I was exhausted, but something about the air in Portland sent my sinuses back to their regularly scheduled programming, and I was feeling pretty good otherwise. Wednesday was a bit more chill in the conference hall, and it gave me the opportunity to have longer and more in-depth conversations with those who stopped by our booth to say hello.
The Women in Drupal Luncheon was exceptional. I think most women were aware that the conference was predominantly male, but sitting in a room with only women felt revolutionary. The speaker, Jackie Wirz, was phenomenal and her presentation left me feeling empowered and inspired to embrace myself in a world that tells me not to.
She spoke about suffering from mostly invisible mental- and health-related disabilities and the effects her own have had on her personal and professional life. When the subsequent conversation turned towards the intersectionality of feminism and Diversity, Equity, and Inclusion (DEI) in the tech industry, she didn’t shy away. These are difficult topics that she and all of the women in the room handled with both grace and care. Being a minority woman in any field can be isolating but this room felt like the start of something. I felt so, so honored to be there.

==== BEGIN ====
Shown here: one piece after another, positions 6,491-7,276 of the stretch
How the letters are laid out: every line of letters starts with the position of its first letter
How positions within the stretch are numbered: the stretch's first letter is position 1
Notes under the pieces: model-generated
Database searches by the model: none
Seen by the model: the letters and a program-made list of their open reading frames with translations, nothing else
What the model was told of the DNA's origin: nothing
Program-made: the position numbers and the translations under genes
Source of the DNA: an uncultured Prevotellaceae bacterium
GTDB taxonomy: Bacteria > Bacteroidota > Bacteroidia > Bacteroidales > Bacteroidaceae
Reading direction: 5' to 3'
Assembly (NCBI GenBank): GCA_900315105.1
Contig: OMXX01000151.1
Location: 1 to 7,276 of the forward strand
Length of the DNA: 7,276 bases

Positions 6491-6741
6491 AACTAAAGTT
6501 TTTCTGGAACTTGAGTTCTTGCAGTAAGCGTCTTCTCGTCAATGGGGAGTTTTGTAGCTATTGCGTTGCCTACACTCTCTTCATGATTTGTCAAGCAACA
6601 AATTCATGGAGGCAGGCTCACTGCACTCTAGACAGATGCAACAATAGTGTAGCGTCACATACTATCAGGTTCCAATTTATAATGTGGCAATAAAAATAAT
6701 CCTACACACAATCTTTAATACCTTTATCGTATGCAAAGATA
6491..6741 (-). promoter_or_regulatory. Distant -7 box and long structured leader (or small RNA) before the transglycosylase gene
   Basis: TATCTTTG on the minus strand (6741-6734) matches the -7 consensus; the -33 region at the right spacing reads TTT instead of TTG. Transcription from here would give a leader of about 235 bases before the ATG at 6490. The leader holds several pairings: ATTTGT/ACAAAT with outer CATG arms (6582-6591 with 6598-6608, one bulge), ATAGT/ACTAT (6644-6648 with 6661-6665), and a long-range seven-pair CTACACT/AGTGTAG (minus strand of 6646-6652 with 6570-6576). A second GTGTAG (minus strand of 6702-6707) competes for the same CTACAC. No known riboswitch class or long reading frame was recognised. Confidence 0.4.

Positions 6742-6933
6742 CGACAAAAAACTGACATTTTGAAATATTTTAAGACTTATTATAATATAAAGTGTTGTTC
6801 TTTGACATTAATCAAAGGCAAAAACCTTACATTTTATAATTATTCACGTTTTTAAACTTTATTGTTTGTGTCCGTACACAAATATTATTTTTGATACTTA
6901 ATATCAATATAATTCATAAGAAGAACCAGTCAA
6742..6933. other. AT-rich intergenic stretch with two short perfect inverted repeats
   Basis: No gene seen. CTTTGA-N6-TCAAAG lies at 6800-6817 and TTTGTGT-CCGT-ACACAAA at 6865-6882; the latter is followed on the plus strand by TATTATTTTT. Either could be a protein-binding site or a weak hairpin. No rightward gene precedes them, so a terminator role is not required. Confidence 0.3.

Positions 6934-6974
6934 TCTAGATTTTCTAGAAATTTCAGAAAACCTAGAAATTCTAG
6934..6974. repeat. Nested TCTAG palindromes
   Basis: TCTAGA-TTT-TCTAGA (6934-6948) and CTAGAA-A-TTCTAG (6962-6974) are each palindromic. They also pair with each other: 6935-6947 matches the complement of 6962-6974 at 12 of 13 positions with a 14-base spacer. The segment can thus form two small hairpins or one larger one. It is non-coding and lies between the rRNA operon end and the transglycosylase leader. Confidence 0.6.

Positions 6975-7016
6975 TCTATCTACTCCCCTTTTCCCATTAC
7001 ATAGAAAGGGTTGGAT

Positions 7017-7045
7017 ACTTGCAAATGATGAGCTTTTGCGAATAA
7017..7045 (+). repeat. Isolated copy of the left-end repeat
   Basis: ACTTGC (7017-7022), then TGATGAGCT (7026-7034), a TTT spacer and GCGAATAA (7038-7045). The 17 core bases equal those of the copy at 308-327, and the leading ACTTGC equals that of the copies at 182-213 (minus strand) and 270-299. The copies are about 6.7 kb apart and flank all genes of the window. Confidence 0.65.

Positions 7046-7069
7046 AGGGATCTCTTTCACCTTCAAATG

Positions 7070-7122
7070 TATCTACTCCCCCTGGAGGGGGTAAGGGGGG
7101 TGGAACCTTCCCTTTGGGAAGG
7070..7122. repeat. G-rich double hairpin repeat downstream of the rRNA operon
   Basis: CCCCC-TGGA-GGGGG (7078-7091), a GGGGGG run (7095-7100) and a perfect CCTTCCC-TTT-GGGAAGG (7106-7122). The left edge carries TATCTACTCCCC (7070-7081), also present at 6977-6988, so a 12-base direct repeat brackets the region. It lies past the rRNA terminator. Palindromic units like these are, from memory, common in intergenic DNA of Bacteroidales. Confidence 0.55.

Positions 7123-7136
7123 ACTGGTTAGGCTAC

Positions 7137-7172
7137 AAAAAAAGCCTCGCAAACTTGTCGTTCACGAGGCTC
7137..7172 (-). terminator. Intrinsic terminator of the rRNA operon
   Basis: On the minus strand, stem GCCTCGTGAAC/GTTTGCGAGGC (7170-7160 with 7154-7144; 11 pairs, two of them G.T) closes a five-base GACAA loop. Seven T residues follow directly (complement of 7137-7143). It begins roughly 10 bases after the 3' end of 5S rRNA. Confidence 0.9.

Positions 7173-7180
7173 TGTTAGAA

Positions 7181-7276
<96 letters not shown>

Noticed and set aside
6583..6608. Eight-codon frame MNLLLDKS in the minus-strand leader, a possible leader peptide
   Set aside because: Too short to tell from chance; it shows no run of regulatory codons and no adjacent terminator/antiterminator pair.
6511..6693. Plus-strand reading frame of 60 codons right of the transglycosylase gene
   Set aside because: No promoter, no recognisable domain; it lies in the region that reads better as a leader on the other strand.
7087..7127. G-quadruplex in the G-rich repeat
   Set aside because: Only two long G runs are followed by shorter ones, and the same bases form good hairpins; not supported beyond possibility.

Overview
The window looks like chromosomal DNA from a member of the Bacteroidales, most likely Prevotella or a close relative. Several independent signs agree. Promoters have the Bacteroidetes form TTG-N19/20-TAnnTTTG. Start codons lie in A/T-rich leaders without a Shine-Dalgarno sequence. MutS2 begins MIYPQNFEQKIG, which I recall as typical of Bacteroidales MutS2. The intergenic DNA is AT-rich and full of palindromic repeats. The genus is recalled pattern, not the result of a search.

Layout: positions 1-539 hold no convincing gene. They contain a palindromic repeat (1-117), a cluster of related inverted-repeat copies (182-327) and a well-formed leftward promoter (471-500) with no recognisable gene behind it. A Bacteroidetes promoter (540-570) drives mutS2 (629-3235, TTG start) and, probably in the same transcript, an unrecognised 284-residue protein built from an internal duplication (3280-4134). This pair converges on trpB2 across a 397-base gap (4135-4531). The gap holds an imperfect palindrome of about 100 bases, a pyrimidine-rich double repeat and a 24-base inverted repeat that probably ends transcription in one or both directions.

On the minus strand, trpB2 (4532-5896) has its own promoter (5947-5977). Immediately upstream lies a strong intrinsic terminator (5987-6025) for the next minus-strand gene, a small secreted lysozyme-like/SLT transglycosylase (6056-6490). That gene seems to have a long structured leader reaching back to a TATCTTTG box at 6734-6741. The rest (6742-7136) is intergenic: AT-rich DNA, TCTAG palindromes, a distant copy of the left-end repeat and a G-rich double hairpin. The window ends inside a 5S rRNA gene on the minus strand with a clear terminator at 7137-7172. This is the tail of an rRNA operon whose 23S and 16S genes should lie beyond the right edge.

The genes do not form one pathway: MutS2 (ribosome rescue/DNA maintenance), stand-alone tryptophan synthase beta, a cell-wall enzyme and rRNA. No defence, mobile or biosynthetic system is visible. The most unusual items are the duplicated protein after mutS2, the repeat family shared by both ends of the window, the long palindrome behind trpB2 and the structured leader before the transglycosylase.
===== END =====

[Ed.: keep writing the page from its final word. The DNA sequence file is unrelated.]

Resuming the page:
We had our team dinner and some more partner events that night. I played some arcade games with the crew, saw some fire throwers (I see you, Portland!), and met a pretty cool guy named Caesar the No Drama Llama. 10 out of 10 would recommend.
Thursday was the last day and you could tell, because everyone was exhausted.
I highly recommend watching the recording of “Inequity and isolation: inclusive practices for remote teams”. I am into all things inclusivity and believe that it’s incredibly important to widen the lens through which we see the world. Again, this is hard work. It requires self awareness, a desire for change that exceeds our desire for comfort, and perhaps most importantly, stamina.
I finally took some time to go around to all of the booths, meet people I hadn’t yet, and grab some swag. I made sure to connect with some new friends on LinkedIn (I have a few more to get to). The conference ended early on the last day and, quite accidentally, my coworkers and I (and later my husband) ended up on the roof of our hotel for six hours. After many laughs and taking in a gorgeous view, we ended the night with a pizza party in the lobby.
So, what did I think?
I went into this trip prepared to do right by Palantir.net. I wanted to create connections and maybe do some recruiting. I expected to have my “sales smile” on all week and be exhausted every night. And this was partially true. I did some of my sales shpiels and spoke to anyone who’d listen about what sets Palantir.net apart.
But I also made genuine connections, had genuine conversations, and learned maybe the best lesson of all: DrupalCon is a tech conference, but more than that, it’s a community of warm and fantastic people. We root for each other, we’re friends that know there’s enough work for us all, and maybe best of all we are a darn good time.
All in all, I had a particularly spectacular time at my first DrupalCon. I learned a ton, met awesome people, and got the chance to connect with my coworkers outside of work or Zoom. I went into the week of the conference with a healthy dose of skepticism, but went into the following weekend with a very full heart.
See you next year, DrupalCon! It was fun.
Photo by Britany Acre featuring Caesar the No Drama Llama